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Rule for Project Managers

Rule for Project Managers

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Categories:Topics, Art & Design
Published by: Dhayalan Nethiranantham on Nov 11, 2010
Copyright:Attribution Non-commercial


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Rule #1: A project manager should visit everyone who is building anythingfor his project at least once, should know all the managers on his project(both government and contractor), and know the integration team members.People like to know that the project manager is interested in their work andthe best proof is for the manager to visit them and see first hand whatthey are doing.
Rule #2: A project manager must know what motivates the projectcontractors (i.e., their award system, their fiscal system, their policies, andtheir company culture).
Rule #3: Management principles still are the same. It is just that the toolshave changed. You still find the right people to do the work and get out ofthe way so they can do it.
Rule #4: Whoever you deal with, deal fairly. Space is not a big playing field.You may be surprised how often you have to work with the same people.Better they respect you than carry a grudge.
Rule #5: Vicious, dispicable, or thoroughly disliked persons, gentlemen, andladies can be project managers. Lost souls, procrastinators, andwishywashies can not.
Rule #6: A comfortable project manager is one waiting for his nextassignment or one on the verge of failure. Security is not normal to projectmanagement.
Rule #7: One problem new managers face is that everyone wants to solvetheir problems. Old managers were told by senior management³"solve yourown darn problems, that is what we hired you to do."
Rule #8: Running fast does not take the place of thinking for yourself. Youmust take time to smell the roses. For your work, you must take time tounderstand the consequences of your actions.
Rule #9: The boss may not know how to do the work but he has to knowwhat he wants. The boss had better find out what he expects and wants ifhe doesn't know. A blind leader tends to go in circles.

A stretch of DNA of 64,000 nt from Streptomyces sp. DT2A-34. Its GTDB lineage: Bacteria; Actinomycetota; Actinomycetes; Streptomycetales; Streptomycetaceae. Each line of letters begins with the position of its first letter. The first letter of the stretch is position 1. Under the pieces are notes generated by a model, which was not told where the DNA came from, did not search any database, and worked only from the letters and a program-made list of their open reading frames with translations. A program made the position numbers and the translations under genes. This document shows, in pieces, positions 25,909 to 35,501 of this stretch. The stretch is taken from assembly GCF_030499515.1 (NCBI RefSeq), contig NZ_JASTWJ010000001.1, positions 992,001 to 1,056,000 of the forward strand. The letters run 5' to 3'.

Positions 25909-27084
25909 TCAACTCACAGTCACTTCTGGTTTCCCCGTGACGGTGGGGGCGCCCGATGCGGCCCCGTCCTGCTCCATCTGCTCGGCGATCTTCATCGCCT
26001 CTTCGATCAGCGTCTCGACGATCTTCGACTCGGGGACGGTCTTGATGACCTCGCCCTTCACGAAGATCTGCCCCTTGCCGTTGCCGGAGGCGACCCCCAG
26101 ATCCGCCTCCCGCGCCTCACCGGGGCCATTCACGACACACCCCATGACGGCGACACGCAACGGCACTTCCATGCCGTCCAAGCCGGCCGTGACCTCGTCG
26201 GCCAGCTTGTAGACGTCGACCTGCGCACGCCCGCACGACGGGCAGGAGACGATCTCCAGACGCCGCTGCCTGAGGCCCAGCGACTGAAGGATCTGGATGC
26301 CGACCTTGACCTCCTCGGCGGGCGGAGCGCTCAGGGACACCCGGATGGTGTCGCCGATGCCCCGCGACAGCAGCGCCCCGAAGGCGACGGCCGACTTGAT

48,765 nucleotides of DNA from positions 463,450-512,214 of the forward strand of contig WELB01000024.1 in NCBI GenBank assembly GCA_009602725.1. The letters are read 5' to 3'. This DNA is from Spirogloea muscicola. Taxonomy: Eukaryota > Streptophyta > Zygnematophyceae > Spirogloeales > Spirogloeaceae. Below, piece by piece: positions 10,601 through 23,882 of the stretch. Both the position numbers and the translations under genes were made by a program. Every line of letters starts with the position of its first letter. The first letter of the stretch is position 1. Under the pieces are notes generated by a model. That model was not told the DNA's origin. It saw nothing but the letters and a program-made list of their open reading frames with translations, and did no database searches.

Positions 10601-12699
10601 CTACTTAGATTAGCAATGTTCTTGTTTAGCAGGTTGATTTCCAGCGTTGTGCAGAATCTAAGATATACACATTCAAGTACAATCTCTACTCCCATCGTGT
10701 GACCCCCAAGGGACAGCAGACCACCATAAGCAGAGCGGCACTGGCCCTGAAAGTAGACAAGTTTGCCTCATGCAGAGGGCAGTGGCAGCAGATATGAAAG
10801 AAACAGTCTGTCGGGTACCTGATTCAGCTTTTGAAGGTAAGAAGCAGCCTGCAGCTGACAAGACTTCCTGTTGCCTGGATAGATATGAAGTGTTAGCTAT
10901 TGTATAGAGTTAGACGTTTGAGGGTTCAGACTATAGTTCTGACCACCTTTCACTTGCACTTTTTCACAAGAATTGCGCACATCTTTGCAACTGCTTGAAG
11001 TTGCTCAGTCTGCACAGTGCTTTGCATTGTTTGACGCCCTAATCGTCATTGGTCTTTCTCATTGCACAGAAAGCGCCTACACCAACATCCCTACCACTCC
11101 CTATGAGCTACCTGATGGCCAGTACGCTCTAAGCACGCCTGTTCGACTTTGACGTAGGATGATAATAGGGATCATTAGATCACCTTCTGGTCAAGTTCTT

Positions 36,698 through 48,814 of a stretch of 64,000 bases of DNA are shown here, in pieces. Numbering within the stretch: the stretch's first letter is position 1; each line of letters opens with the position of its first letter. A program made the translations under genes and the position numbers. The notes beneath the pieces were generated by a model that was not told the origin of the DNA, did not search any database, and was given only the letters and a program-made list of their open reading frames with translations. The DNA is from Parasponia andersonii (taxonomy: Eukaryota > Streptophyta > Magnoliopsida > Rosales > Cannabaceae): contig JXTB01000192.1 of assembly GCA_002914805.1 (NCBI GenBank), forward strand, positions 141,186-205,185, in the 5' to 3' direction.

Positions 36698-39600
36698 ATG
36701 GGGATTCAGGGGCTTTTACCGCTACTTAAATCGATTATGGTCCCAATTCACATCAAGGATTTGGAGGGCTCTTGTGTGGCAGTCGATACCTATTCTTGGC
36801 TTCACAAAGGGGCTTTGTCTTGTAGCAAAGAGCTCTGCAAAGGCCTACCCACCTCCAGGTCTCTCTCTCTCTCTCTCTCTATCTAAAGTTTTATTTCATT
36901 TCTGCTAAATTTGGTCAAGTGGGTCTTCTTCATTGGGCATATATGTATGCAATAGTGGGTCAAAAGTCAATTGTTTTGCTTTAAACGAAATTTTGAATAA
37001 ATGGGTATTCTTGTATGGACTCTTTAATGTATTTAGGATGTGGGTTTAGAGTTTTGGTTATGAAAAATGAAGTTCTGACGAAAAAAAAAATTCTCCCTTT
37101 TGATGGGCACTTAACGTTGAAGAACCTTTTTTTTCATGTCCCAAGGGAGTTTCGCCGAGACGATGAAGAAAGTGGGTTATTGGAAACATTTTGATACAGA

Rule #10: Not all successful managers are competent and not all failedmanagers are incompetent. Luck still plays a part in success or failure butluck favors the competent hard working manager.
Rule #11: Never try to get even for some slight by anyone on the project. Itis not good form and it puts you on the same level as the other person and,besides, probably ends up hurting the project getting done.
Rule #12: Don't get too egotistical so that you can't change your position,especially if your personnel tell you that you are wrong. You should cultivatean attitude on the project where your personnel know they can tell you ofwrong decisions.
Rule #13: A manager who is his own systems engineer or financial manager isone who will probably try to do open heart surgery on himself.
Rule #14: Most managers succeed on the strength and skill of their staff.
Initial WorkRule #15: The seeds of problems are laid down early. Initial planning is themost vital part of a project. The review of most failed projects or projectproblems indicate the disasters were well planned to happen from the start.
CommunicationsRule #16: Cooperative efforts require good communications and earlywarning systems. A project manager should try to keep his partners awareof what is going on and should be the one who tells them first of any rumoror actual changes in plan. The partners should be consulted before thingsare put in final form, even if they only have a small piece of the action. Aproject manager who blindsides his partners will be treated in kind and willbe considered a person of no integrity.
Rule #17: Talk is not cheap; but the best way to understand a personnel ortechnical problem is to talk to the right people. Lack of talk at the right
levels is deadly.
Rule #18: Most international meetings are held in English. This is a foreignlanguage to most participants such as Americans, Germans, Italians, etc. Itis important to have adequate discussions so that there are nomisinterpretations of what is said.
Rule #19: You cannot be ignorant of the language of the area you manage orwith that of areas with which you interface. Education is a must for themodern manager. There are simple courses available to learn computerese,communicationese and all the rest of the modern "ese's" of the world. Youcan't manage if you don't understand what is being said or written.
PeopleRule #20: You cannot watch everything. What you can watch is the people.They have to know you will not accept a poor job.
Rule #21: We have developed a set of people whose self interest is moreparamount than the work or at least it appears so to older managers. Itappears to the older managers that the newer ones are more interested inform than in substance. The question is are old managers right or just old?Consider both viewpoints.
Rule #22: A good technician, quality inspector, and straw boss are moreimportant in obtaining a good product than all the paper and reviews.
Rule #23: The source of most problems is people, but darned if they willadmit it. Know the people working on your project to know what the realweak spots are.
Rule #24: One must pay close attention to workaholics³if they get going inthe wrong direction, they can do a lot of damage in a short time. It ispossible to overload them and cause premature burnout but hard todetermine if the load is too much, since much of it is self generated. It isimportant to make sure such people take enough time off and that theworkload does not exceed 1 1/4 to 1 1/2 times what is normal.

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